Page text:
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Maternal impressions: the discourse of maternal imagination in the Eighteenth Century

Maternal impressions: the discourse of maternal imagination in the Eighteenth Century
Maternal impressions: the discourse of maternal imagination in the Eighteenth Century
Maternal imagination is the notion that a pregnant woman could alter the development of her foetus with the power of her thoughts and feelings. At the beginning of the long eighteenth century this notion circulated in both medical and popular understandings of pregnancy, however by the nineteenth century the concept was largely dismissed in the medico-­scientific community. This thesis charts the discursive migration of the concept of maternal imagination in a way that complicates the standard chronology. I argue that the discourse was widely dispersed and played a role in significant cultural debates concerning man-­midwifery, politeness, domestic hierarchy, gender roles, and the philosophy of creative imagination. Exploring the rich interplay of medicine and literature, the thesis examines a range of print material such as newspapers, pamphlets, novels, popular health guides, midwifery treatises and poetry. This broad scope has demonstrated contradictions inherent within the discourse, such as the increasing sense that imagination was at once both creative and destructive. Those who employed the discourse appropriated the concept of maternal imagination to support a range of agendas; to satirise or support man-­midwives, to create distrust or sympathy for women, or to ascribe either authority or culpability to the power of imagination. Metamorphosing through the age of politeness, the culture of sensibility and the related glorification of maternity, the discourse of maternal imagination, rather than diminishing as has often been assumed, reaches an apex in the late eighteenth-­ entury assimilation of its physiological aspects into the language of Romantic creativity. In a duality typical of its complex evolution, the discourse both contributes to the nineteenth-­century view of a fragile female intellect, and to a peculiarly pathological version of the imagination process that could apply to both women and men.
Buckley, Jenifer
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Buckley, Jenifer
55a1156a-5025-4e38-981e-7a2d4eddd7b0
Hanson, Sheila
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Clery, Emma
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Buckley, Jenifer (2014) Maternal impressions: the discourse of maternal imagination in the Eighteenth Century. University of Southampton, Faculty of Humanities, Doctoral Thesis, 327pp.

Record type: Thesis (Doctoral)

Abstract

Maternal imagination is the notion that a pregnant woman could alter the development of her foetus with the power of her thoughts and feelings. At the beginning of the long eighteenth century this notion circulated in both medical and popular understandings of pregnancy, however by the nineteenth century the concept was largely dismissed in the medico-­scientific community. This thesis charts the discursive migration of the concept of maternal imagination in a way that complicates the standard chronology. I argue that the discourse was widely dispersed and played a role in significant cultural debates concerning man-­midwifery, politeness, domestic hierarchy, gender roles, and the philosophy of creative imagination. Exploring the rich interplay of medicine and literature, the thesis examines a range of print material such as newspapers, pamphlets, novels, popular health guides, midwifery treatises and poetry. This broad scope has demonstrated contradictions inherent within the discourse, such as the increasing sense that imagination was at once both creative and destructive. Those who employed the discourse appropriated the concept of maternal imagination to support a range of agendas; to satirise or support man-­midwives, to create distrust or sympathy for women, or to ascribe either authority or culpability to the power of imagination. Metamorphosing through the age of politeness, the culture of sensibility and the related glorification of maternity, the discourse of maternal imagination, rather than diminishing as has often been assumed, reaches an apex in the late eighteenth-­ entury assimilation of its physiological aspects into the language of Romantic creativity. In a duality typical of its complex evolution, the discourse both contributes to the nineteenth-­century view of a fragile female intellect, and to a peculiarly pathological version of the imagination process that could apply to both women and men.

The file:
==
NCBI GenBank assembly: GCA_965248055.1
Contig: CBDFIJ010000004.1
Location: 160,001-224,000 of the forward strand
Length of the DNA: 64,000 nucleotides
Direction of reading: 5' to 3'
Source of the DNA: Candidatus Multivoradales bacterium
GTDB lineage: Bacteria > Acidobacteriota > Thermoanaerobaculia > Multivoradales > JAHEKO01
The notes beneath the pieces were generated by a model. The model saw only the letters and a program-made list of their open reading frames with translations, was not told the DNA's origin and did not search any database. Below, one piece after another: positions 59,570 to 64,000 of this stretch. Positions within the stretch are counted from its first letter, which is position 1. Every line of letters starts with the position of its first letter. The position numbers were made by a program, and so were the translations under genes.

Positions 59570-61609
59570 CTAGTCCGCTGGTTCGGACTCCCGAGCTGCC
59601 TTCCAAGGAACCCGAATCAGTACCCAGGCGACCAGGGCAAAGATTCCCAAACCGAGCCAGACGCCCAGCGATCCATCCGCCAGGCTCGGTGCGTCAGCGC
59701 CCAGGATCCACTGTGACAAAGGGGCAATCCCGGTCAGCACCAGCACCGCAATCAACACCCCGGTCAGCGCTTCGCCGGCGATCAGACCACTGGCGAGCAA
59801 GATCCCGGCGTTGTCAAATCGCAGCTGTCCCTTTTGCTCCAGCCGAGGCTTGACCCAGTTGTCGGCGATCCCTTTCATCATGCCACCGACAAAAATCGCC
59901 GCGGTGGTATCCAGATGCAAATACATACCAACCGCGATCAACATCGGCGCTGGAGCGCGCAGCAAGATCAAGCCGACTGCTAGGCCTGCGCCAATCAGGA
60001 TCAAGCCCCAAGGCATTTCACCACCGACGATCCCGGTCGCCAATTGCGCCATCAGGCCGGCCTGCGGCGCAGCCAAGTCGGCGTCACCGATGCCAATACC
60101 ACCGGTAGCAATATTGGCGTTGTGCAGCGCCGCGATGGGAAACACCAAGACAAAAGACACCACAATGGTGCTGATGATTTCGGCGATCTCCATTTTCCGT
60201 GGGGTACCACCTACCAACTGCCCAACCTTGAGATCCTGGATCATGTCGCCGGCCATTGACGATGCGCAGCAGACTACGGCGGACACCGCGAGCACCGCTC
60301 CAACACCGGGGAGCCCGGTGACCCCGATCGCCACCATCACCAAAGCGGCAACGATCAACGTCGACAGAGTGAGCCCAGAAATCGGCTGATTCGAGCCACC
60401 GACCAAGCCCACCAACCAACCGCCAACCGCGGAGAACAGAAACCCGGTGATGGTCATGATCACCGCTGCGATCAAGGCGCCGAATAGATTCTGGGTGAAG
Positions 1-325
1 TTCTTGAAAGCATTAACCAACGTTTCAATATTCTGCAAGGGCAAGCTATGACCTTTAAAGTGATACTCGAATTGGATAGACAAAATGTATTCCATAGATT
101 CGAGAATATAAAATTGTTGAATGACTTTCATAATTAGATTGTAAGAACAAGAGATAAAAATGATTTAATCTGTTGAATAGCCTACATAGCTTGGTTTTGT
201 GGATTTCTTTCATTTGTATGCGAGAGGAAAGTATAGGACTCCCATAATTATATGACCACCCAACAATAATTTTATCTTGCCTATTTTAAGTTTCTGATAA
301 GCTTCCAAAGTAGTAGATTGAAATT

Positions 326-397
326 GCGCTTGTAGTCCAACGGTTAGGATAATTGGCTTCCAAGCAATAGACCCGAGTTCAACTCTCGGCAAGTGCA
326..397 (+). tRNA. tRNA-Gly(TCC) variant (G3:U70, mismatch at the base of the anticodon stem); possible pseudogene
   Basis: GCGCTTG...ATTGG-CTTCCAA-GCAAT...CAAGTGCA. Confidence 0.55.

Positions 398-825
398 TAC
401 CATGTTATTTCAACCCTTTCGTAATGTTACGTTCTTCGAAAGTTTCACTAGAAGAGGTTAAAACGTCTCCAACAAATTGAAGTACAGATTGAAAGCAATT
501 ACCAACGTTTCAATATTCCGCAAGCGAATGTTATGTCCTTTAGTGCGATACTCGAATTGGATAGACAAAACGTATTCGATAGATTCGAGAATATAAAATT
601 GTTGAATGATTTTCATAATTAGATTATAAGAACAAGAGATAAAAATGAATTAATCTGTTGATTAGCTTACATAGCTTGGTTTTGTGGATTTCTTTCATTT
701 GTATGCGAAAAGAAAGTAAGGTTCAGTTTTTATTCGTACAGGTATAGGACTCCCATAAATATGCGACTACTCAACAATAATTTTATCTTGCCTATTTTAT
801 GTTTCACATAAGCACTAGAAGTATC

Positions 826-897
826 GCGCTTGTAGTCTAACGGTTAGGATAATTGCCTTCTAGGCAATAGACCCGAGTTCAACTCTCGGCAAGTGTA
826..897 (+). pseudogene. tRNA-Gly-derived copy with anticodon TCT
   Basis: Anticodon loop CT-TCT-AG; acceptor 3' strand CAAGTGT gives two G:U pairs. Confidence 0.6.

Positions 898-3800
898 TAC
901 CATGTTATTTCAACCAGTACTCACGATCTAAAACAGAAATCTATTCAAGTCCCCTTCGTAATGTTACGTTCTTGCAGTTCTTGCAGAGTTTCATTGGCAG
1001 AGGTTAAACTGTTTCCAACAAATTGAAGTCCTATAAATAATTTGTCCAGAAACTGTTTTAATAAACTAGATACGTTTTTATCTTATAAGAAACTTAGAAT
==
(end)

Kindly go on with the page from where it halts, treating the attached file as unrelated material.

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Published date: July 2014
Organisations: University of Southampton, English

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Local EPrints ID: 371689
URI: http://eprints.soton.ac.uk/id/eprint/371689
PURE UUID: 7ac76e76-8bc9-4f8d-b6c0-74733e0fd5d8

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Date deposited: 12 Nov 2014 13:51
Last modified: 17 Nov 2017 05:01

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